variables has to be minimized.
Same trade-offs as in classical planning (Rintanen, 2004; Rintanen et al. 2006) hold w.r.t. the number of steps in plans and the difficulty of finding plans.
The encodings of temporal planning in SMT (and all other constraint-based formalisms)
follows the ideas first presented by Kautz and Selman (see Planning by SAT
for details), with several extensions to handle the far more complex model with
real-valued timelines and concurrency of actions.
Values of all state variables are represented at each step.
A step corresponds to one time point in the real or rational-valued timeline.
For every action and every step there is a Boolean state variable indicating
if the action is taken at that step.
Unlike in classical (asynchronous) planning, the absolute time of each step
needs to be represented, either implicitly in terms of the difference
in time between a step and its predecessor, or as the absolute time of the step.
There are constraints preventing a co-occurrence of two actions that use
the same resources. This is similar, but different from the constraints for
parallel plans in SAT-encodings of classical planning: parallelism in the classical
planning case is simply a form of partial-order reduction (possibility to reorder
the actions in a plan without affecting the plans outcome; see (Rintanen et al. 2006)
for details), whereas the concurrency constraints for temporal planning express
the possibilities of having different actions to overlap on the real-valued timeline.
Resources are the main mechanism to limit concurrency at the level of modeling
The effects of a temporal action can take place at the same step, the next step,
or a step arbitrarily far in the future. How this delay between an action and its
effects is represented is one of the key issues in constraint-based representations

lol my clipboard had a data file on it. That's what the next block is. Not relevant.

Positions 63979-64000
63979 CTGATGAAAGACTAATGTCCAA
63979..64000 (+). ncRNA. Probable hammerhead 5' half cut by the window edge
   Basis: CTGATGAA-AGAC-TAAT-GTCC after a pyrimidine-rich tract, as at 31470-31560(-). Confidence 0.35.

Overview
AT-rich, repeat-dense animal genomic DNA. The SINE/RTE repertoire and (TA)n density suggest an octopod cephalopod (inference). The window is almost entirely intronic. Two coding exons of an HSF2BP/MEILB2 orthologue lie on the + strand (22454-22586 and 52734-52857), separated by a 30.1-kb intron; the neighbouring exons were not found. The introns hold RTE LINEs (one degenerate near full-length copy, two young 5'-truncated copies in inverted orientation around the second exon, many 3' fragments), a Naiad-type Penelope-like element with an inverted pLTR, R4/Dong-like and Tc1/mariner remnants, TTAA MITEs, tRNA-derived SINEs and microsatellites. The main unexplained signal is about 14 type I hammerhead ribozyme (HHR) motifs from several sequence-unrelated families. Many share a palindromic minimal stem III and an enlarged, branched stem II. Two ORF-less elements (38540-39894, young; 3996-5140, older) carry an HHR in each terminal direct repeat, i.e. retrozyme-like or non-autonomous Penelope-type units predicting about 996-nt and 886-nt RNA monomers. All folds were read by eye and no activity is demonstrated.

of temporal planning.
We have translated standard PDDL 2.1 benchmarks into NDL.
The first is a translation from the PDDL 2.1 version of the benchmarks expressed in terms of multi-valued state variables. With this modeling, it is not necessary to automatically recognize exactly-one (or at-most-one) invariants (although in some cases there are still some invariants adding which into the SMT encoding has a performance advantage.) The second variant is a Boolean representation, closely matching to the old-fashioned PDDL 2.1 Boolean modeling (mix of Boolean and numeric variables, instead of multi-valued, Boolean and numeric). With this representation, recognizing the relevant at-most-one invariants is essential for good performance. The computation of temporal invariants can, however, in some cases, take a substantial amount of time.
Ji-Ae Shin and Ernest Davis, Processes and continuous change in a SAT-based planner, Artificial Intelligence, 166(1), pages 194-253, 2005. (Introduces SAT-based encodings for planning with timed/hybrid systems as modelled in PDDL 2.1.)
S. A. Wolfman and D. S. Weld,
The LPSAT engine & its application to resource planning,
In Dean, T., ed., Proceedings of the 16th International Joint Conference on Artificial Intelligence, 310-315, Morgan Kaufmann Publishers, 1999.